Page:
We have a problem in the United States. Over the last 30 years, college tuition has increased 1,120 percent. And American student debt is forecast to swell to $1.4 trillion by 2020 — it’s already impossibly upwards of $1.2 trillion. College is too expensive. Ridiculously, shamefully expensive in many cases. To make matters worse, our society and the companies that fuel it have become addicted to high-priced, name-brand education — and it is affecting the American workforce dramatically.

It’s time for businesses to change how we look at higher education when it comes to recruiting. If we want access to the best talent out there, we have to redefine the value of a college education in the job market and expand the regard we have for certain name-brand institutions into a newfound — and entirely necessary — respect for alternate paths to job skills.

The “blue collar” dilemma

In past U.S. recessions, the “blue collar” jobs that didn’t require a college education or advanced experience and skills were typically the first to disappear. But following our last recession, the jobs didn’t come back like they used to — because they were automated by technology. We now have a growing population of folks without the requisite skills or education to get the kind of job that pays well or can become a lasting career.

The shuttered steel mills of Pennsylvania may seem far away from Silicon Valley, where companies vacuum up talent. But that blue-collar job loss and the struggle to fill engineering jobs are actually interconnected: Both are the product of our obsession with high-priced, brand-name education.

Educational costs are out of control

Today, so many businesses, particularly in the tech industry, over-favor the most expensive schools — the MITs, Stanfords, and Harvards. According to a Nerdwallet study conducted over the 2009-2011 school years, Ivy League graduates were 59 percent more likely to find employment than the average graduate. The logic has always been their graduates are “less risky” and “more productive” for the companies who hire them.

But while more than 25 percent of recruiters plan to hire 100+ people in the next year, we have this burgeoning group of people who can’t afford the education to get the skills to fill that demand. And even if they can afford some education, it’s not from the universities that companies seem to prefer.

So here we are, with thousands of people in search of employment, and thousands of job openings that are critical to helping businesses remain competitive — and one sad, expensive educational barrier preventing the two groups from successfully addressing the other’s needs. What do we do?

A mentality that needs evolving

It’s going to take a lot more than a quick fix. Both business and government will need to work together to change the current system and discover a better alternative. We’re already seeing greater investment in alternatives to pricey universities, such as online learning courses and degree programs. Now we need more ways to make college affordable, through reduced/free tuition programs or apprenticeship programs that combine education and work experience.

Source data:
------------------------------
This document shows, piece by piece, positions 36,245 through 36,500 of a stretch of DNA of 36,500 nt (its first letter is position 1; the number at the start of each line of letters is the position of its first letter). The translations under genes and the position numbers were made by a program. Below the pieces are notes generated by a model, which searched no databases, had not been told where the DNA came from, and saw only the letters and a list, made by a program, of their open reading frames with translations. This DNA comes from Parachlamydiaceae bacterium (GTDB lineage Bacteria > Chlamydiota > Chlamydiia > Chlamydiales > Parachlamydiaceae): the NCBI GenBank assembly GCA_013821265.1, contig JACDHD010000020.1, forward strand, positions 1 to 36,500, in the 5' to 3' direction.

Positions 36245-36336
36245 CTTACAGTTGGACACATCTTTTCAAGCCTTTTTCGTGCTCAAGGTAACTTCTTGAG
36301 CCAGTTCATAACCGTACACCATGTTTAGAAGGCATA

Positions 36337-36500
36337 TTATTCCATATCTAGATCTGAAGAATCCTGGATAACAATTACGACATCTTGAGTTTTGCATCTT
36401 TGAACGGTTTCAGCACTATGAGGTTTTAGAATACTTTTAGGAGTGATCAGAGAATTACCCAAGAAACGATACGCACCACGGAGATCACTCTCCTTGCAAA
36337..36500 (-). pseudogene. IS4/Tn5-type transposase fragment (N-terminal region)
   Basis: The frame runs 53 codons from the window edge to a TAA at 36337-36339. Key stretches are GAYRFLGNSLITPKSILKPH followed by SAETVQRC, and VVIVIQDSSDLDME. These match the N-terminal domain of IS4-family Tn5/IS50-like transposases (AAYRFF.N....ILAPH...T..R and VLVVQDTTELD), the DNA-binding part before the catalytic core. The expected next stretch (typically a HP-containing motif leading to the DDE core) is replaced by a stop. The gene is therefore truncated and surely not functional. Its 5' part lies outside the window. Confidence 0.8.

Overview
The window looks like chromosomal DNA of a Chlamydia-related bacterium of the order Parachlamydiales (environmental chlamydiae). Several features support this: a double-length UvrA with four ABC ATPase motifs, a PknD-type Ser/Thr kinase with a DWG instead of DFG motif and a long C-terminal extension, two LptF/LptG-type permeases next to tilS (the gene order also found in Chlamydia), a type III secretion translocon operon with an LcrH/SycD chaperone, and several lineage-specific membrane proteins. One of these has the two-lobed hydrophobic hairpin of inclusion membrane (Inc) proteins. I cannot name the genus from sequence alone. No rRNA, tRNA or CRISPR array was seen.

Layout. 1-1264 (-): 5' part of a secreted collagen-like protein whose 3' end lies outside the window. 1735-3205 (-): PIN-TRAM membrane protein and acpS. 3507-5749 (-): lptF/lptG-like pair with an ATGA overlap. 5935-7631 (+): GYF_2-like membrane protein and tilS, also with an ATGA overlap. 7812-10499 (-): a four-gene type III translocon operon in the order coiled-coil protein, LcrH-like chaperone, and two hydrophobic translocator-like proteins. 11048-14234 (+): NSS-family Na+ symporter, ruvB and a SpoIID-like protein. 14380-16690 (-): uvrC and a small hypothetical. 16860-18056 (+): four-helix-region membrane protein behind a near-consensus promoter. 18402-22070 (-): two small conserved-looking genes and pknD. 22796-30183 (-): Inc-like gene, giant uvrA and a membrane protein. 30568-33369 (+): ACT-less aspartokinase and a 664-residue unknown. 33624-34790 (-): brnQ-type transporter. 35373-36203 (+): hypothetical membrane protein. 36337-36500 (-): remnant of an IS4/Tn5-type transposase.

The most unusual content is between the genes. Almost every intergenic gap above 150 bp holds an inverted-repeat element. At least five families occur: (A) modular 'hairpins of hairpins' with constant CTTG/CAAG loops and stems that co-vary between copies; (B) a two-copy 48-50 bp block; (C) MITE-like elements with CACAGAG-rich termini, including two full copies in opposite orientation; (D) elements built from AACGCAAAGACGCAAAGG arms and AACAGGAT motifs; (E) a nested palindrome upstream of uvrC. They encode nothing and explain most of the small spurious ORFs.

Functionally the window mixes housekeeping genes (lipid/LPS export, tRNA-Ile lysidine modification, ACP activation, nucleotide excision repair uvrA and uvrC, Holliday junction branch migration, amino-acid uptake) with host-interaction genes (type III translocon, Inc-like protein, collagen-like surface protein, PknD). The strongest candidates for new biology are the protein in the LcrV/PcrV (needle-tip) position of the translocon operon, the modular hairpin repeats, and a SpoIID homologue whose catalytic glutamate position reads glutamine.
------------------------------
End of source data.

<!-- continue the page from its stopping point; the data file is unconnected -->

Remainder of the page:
Apprenticeships, in particular, have proven extremely successful at training employees for future vocation in countries like Germany, and they’re starting to appear in the United States as well. Job seekers are hungry for opportunities to develop their careers, and I think they will start to care less about how they build skills as long as they can afford to build them at all.

Alongside governmental initiatives, companies across industries need to develop a new outlook on hiring talent. We’re on the cusp of a major fundamental shift, where businesses realize that the effective ROI of employees developed through these educational alternatives, or with degrees from non-name-brand schools, is just as high if not higher than that achieved through those premier colleges. A 2014 LinkedIn college ranking survey showed that some industries, such as media and accounting, grabbed their best workers from lesser known schools — and Jobvite data from 2015 showed San Jose State University in California as the top university most likely to land its graduates a job in Silicon Valley. The best talent doesn’t always have the most expensive diploma.

Some companies are already getting it right. In 2014, Google revealed that its search for talent doesn’t factor in college rankings; instead, they prefer candidates with “intellectual humility,” which graduates of top schools may be lacking. And last year, Ernst & Young’s U.K. offices announced that they will no longer require new hires to have college degrees, after an internal study found little proof that academic success affected how employees performed on the job.

In 2016, I believe we’ll see this shift finally tip the scale. We have to make education more accessible, and we have to value and promote all kinds of education in order to put people to profitable, and purposeful, work.

Dan Finnigan is CEO of Jobvite, an analytics-driven recruiting tech company. He was previously both an SVP for Yahoo and general manager of Yahoo HotJobs and served as the president and CEO of online media company Knight Ridder Digital. He also previously worked as a freelance reporter for the Philadelphia Inquirer and today publishes an Inc. column on leadership and business.

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